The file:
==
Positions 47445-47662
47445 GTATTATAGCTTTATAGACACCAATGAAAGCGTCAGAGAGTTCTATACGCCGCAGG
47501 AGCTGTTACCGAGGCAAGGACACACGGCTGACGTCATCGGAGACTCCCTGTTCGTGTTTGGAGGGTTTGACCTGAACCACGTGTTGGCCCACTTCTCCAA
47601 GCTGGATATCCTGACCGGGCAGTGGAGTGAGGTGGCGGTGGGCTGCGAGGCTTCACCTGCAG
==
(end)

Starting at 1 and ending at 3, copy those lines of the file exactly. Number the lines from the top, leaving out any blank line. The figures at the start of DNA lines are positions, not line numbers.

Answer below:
Positions 47445-47662
47445 GTATTATAGCTTTATAGACACCAATGAAAGCGTCAGAGAGTTCTATACGCCGCAGG
47501 AGCTGTTACCGAGGCAAGGACACACGGCTGACGTCATCGGAGACTCCCTGTTCGTGTTTGGAGGGTTTGACCTGAACCACGTGTTGGCCCACTTCTCCAA